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Open Access

Conventional tracheostomy in critically ill patients: a safe procedure

  • CL Mendes1,
  • F Negri1,
  • L Holmes1,
  • HBM Almeida1,
  • BM Vieira1,
  • IP Amorim1,
  • CLR Moreira1,
  • EQR Moura1,
  • MVD Marchi1 and
  • SDS Luz1
Critical Care20059(Suppl 2):P117

https://doi.org/10.1186/cc3661

Published: 9 June 2005

Keywords

Acute StrokeBleeding ComplicationTertiary HospitalRespiratory InsufficiencyMinor Bleeding

Introduction

Tracheostomy is a very usual procedure in critically ill patients and is assumed to have a low rate of complications when executed by experienced hands. We did not have data about this issue in our setting, so we decided to perform a prospective trial in order to observe the main characteristics of tracheostomies made in critically ill patients in two of our centers: a general ICU and a trauma ICU.

Materials and methods

We performed a prospective and observational trial during the period between 28 May 2004 and 16 December 2004 in two ICUs of two tertiary hospitals.

Results

During this period, 601 patients were admitted: 291 patients in the trauma ICU and 310 patients in the general ICU. Sixty-six patients (10.98%) were submitted to tracheostomia in the two centers, 40 (60.6%) in the trauma ICU and 26 (39.4%) in the general ICU. Forty-four (66.7%) were male. Acute stroke (ischaemic or haemorragic) was the main cause of admission to the ICUs among the tracheostomized patients (28.8%), followed by brain trauma (21.2%). The major cause of admission in the general ICU was respiratory insufficiency (38.4%), and was brain injury (32.5%) in the trauma unit. The mean Glasgow, SOFA and APACHE II scores at the day of tracheostomy were 7.5 ± 3.19, 5.4 ± 2.01 and 19.2 ± 5.46, respectively. The main indication to tracheostomy (90.9%) was prolonged invasive ventilation (90.9%). The tracheostomies were exclusively performed by an experienced head and neck surgeon in the two centers. Tracheostomies were performed inside the ICU setting in the trauma ICU and in the operation room in the other. There were no differences in the rate of complications between the two centers. The rate of intraoperative and early complications was very low. There were three minor bleeding complications (4.5%). The mean time of invasive ventilation was 20.9 ± 10.5 days. The mean time in the ICU was 22.7 ± 10.39 days. The mortality rate was 31.8% and none of the deaths were related to the tracheostomies.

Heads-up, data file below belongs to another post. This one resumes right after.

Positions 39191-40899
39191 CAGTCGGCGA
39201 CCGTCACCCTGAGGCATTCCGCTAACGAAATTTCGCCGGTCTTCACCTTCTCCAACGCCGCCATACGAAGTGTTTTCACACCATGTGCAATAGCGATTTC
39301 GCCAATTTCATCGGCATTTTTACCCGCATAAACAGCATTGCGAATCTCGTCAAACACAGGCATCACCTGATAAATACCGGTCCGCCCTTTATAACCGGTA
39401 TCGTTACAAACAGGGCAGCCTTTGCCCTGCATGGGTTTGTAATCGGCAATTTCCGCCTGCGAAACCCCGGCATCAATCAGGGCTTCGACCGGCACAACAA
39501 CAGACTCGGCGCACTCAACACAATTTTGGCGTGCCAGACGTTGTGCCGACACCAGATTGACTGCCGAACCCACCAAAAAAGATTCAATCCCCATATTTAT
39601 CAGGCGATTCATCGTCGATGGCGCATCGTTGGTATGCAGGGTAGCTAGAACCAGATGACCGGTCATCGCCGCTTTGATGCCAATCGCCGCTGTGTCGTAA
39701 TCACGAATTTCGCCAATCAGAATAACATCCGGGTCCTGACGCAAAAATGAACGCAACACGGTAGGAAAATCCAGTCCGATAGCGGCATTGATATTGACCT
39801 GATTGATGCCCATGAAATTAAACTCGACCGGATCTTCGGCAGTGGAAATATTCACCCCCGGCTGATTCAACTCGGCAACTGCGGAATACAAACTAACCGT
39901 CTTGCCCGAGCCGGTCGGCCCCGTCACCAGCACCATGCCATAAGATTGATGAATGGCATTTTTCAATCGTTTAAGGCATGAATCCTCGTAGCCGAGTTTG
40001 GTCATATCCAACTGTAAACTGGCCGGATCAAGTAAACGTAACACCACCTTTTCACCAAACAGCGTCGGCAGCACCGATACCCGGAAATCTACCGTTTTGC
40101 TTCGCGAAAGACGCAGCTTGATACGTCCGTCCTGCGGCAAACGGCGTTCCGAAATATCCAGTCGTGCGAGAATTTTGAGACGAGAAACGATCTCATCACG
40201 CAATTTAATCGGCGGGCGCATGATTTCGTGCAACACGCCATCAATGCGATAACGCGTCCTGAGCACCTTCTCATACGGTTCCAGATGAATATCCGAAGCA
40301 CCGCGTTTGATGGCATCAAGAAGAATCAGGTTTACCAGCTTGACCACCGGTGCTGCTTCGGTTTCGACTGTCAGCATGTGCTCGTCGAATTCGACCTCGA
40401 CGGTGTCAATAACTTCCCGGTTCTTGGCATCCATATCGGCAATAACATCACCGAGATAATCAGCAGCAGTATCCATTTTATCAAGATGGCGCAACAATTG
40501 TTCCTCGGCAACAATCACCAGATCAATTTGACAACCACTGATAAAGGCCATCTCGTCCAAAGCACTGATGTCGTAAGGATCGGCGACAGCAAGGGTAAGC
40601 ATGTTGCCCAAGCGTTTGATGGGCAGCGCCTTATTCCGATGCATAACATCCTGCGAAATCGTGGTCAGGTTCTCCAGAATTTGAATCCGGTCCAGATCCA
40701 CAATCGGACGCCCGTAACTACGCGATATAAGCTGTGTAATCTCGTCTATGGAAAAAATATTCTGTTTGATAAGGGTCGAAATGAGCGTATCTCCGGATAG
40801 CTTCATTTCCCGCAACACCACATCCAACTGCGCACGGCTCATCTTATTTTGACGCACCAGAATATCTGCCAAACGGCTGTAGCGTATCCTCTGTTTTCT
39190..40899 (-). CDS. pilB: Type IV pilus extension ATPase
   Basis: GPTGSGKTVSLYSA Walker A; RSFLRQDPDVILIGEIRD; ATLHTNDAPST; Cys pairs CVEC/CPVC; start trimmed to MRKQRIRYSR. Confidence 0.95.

Conclusions

Despite the fact that it was a procedure performed in very critically ill patients, tracheostomy was associated with very few minor complications in this sample. We hypothesized that this low rate of complications is due in part to the very high expertise of the operators involved in the realization of conventional tracheostomies in the two centers.

Authors’ Affiliations

(1)
Uti Adulto, UFPB, Hospital Universitário, Cidade Universitária, João Pessoa, Brazil

Copyright

© BioMed Central Ltd 2005

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